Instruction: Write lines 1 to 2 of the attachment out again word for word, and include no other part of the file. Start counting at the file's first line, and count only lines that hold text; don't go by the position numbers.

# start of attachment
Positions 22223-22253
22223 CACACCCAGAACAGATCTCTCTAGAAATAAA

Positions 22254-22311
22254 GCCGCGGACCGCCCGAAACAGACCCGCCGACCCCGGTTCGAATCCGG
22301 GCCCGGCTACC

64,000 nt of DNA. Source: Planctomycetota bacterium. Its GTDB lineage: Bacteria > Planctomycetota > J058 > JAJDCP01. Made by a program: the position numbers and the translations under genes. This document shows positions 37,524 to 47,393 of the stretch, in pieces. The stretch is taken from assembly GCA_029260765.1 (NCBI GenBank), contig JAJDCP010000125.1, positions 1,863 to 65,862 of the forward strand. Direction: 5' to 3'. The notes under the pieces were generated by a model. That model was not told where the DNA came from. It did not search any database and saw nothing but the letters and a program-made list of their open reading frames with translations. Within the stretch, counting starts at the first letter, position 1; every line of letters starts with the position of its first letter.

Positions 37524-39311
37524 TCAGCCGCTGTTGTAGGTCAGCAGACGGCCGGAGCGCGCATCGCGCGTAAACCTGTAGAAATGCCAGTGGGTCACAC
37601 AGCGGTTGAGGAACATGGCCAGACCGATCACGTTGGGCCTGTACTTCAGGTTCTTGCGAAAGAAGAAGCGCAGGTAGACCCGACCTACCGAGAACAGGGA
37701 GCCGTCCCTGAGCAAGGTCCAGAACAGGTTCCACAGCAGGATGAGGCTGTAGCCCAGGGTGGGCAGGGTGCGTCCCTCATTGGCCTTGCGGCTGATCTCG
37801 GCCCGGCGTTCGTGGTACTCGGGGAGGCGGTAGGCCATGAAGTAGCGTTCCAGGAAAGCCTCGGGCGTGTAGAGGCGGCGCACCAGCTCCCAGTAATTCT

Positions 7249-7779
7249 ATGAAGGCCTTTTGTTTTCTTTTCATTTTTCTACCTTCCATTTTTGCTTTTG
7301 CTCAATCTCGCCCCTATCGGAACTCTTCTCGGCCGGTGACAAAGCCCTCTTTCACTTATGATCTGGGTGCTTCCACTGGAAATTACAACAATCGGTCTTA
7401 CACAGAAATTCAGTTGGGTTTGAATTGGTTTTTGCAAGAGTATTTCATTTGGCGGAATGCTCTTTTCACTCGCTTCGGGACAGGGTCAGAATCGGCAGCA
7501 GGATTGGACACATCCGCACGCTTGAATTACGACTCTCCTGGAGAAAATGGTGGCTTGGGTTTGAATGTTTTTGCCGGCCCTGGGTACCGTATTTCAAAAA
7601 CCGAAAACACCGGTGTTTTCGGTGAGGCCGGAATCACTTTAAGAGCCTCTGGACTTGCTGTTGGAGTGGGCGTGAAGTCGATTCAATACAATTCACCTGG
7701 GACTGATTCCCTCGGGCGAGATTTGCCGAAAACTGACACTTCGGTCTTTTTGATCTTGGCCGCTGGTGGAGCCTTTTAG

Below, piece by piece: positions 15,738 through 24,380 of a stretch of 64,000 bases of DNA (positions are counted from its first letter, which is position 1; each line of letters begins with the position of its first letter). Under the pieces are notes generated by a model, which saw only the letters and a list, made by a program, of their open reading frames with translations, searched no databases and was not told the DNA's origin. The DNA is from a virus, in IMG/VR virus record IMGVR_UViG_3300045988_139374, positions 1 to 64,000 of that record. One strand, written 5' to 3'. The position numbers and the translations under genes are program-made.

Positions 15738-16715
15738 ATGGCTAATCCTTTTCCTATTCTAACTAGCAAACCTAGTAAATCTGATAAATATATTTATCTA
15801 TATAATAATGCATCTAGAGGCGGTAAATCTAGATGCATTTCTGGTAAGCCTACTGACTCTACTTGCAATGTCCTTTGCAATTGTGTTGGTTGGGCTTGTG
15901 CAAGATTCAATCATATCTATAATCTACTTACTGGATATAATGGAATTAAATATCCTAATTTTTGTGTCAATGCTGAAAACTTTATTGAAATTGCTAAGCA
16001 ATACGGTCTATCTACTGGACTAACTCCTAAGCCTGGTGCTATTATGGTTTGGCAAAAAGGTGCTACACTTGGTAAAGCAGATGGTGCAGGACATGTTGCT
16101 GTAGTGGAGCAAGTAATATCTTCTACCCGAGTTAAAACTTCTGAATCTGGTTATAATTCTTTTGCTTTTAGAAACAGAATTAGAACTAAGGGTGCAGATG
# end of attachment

Positions 22223-22253
22223 CACACCCAGAACAGATCTCTCTAGAAATAAA